As an email marketer, it’s important to put yourself in the shoes of your recipients.

Every morning, they’re logging onto their computers and starting the day by checking their email.

Most inboxes are jungles of unread messages that have become tangled and overgrown from neglect. Choosing what to read and what to delete is a safari adventure for all of us.

This is important to keep in mind when sending an email to customers

If you’re using email marketing and getting low open rates, you should try to picture the customer’s experience with the message.

The most important question to ask is: “Why?”

Why would someone open this? Why would someone read your message?

If you can’t answer those questions, then maybe it’s time to reevaluate your email marketing strategy.

Here are the three elements of any good email that should answer the question “Why?”

1. The Subject Line

Don’t fall into the trap of writing a generic subject line like “September Newsletter.” A subject line should tease and intrigue, like a cheesy one-liner on a movie poster (“There’s only one man who…”).

Subject lines like “7 Seats Left for Next Week’s Seminar” or “The One Thing Your Business Doesn’t Know” prompt a reader to act.

If you’re having trouble thinking of a good subject line, just look at major news websites. The editors there have mastered the art of writing alluring headlines that encourage readers to click deeper into the site.

Q: Why should a reader open your email?

A: Because the subject line is interesting and unique.

2. The Content

An email with a fun subject line that leads nowhere interesting is like Hansel and Gretel finding a witch inside a house of candy… the witch of boredom.

You need to offer compelling content that doesn’t sell as much as it does help and benefit the reader. (After all, another important question your customers are asking is “What’s in it for me?”)

Write a quick article about a topic related to your product or service, or find some relevant news and give your take on it. Want to know what to include in your emails? Know who your audience is and what they’re looking for.  To find this out, you can look at your reporting metrics to see what people are clicking on, or ask your readers directly (in an online survey or on social media). If readers open an email, it means that you’ve caught their interest. It’s up to you to keep it.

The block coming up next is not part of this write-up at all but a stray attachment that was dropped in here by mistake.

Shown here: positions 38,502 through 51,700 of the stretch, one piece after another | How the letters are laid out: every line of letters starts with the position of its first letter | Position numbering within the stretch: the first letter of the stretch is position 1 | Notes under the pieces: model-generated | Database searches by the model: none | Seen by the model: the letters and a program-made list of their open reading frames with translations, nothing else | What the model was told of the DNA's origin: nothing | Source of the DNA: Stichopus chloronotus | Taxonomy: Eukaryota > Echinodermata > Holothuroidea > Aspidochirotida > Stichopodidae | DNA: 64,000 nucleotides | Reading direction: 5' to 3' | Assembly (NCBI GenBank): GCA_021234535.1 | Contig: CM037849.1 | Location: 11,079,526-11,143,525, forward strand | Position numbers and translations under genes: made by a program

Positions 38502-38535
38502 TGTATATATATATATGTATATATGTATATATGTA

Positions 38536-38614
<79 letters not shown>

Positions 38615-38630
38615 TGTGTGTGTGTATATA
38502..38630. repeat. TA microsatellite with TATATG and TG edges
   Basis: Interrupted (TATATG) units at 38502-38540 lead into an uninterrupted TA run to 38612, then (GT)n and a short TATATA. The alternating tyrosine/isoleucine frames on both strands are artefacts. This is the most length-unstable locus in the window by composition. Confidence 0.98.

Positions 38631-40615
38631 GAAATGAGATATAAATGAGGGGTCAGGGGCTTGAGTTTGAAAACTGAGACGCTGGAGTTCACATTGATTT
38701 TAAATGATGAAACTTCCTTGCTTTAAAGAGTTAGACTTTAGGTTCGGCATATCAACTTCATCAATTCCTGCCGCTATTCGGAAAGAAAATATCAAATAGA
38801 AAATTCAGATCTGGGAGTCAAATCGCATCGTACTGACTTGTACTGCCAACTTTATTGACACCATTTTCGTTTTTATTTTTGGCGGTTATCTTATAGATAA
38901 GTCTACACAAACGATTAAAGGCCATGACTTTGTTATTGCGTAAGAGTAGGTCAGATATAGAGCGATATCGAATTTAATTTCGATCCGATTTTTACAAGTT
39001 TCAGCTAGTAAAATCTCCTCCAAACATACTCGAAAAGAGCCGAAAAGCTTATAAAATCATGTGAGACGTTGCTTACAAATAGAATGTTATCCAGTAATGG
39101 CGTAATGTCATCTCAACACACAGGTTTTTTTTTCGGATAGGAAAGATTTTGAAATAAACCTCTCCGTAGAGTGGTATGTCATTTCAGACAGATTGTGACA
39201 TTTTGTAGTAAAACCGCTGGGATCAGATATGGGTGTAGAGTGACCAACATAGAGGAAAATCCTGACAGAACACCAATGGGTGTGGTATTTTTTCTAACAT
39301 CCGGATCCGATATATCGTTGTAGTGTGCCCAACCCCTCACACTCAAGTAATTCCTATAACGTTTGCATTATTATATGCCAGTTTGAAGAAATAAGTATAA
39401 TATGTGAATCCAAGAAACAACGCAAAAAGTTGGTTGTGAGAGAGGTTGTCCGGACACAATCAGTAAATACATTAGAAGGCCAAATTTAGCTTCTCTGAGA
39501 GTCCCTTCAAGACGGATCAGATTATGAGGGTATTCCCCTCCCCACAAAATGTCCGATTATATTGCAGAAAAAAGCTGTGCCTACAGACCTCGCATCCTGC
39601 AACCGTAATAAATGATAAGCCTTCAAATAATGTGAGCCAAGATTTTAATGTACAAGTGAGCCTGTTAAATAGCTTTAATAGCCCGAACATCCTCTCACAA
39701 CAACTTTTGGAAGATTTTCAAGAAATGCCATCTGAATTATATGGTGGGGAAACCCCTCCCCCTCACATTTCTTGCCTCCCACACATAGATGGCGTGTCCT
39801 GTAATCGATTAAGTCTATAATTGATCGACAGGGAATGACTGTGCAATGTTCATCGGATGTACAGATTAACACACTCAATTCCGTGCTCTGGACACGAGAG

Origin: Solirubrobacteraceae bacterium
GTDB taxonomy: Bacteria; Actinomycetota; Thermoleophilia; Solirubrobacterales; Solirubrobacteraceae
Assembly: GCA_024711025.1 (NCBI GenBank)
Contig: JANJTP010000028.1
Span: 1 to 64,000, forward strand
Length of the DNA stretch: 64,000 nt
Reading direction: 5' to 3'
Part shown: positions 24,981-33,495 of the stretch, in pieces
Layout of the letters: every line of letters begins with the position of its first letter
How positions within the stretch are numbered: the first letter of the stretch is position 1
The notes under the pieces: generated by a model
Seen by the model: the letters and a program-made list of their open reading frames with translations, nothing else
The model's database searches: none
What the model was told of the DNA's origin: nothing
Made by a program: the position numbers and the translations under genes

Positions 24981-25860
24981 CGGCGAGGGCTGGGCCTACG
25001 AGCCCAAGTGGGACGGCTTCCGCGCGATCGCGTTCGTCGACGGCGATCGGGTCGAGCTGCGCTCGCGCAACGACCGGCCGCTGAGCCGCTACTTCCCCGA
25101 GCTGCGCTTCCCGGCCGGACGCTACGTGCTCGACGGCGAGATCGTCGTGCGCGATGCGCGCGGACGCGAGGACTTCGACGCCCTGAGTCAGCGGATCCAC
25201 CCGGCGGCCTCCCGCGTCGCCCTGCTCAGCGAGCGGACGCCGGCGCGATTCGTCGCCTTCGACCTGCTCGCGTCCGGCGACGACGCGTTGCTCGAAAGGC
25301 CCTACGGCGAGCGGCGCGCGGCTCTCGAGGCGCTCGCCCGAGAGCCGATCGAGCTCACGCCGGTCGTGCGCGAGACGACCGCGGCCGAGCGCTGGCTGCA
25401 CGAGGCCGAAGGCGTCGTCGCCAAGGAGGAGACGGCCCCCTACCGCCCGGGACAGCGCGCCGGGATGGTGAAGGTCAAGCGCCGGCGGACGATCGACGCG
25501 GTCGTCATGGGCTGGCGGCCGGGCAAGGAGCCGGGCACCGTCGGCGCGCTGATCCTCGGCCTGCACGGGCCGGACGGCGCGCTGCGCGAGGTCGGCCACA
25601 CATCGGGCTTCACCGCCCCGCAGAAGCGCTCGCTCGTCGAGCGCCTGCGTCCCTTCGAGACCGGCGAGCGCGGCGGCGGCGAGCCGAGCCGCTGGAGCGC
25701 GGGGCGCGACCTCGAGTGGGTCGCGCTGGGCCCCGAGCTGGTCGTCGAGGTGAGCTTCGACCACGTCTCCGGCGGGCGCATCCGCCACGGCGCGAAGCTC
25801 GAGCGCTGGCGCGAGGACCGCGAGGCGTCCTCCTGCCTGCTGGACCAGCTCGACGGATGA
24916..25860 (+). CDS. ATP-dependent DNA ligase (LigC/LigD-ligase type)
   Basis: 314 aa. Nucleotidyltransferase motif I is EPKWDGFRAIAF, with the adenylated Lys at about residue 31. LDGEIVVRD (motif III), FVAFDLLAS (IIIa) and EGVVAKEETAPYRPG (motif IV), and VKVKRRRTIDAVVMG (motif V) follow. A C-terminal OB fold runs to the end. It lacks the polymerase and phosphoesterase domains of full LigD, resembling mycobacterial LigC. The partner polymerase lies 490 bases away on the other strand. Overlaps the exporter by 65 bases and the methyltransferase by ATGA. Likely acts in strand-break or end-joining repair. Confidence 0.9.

Q: Why should a reader keep reading an email?

A: Because there is value in the content itself — whether the content is news, promotions, coupons, or articles.

3.       The Links

With a good subject line to catch your subscribers’ attention and the right content to keep them intrigued, you can help guarantee that they’re interested in your business. Now get them to take action. Each link in an email is like a sign pointing to a different place. Make sure that readers know where they’ll end up if they click a link, and make sure that you convince them that the trip is worth . Monitoring the number of click-throughs can be helpful in seeing what links are most appealing to readers. By keeping track of these statistics, you can write future emails that target those preferences.

Q: Why should a reader click to a website and stay there?

A: Because it provides them with a rewarding experience, service, product, or event — and your website explains just how rewarding it will be.

Every time you start a new email campaign, keep the question of “Why?” in the back of your mind. If you aren’t sure why readers would open the email, then the odds are good that they won’t know why, either, and your message will be lost in the foliage of the inbox.

What are some ways that you answer the question of “Why” in your emails? Share your thoughts in the comments below.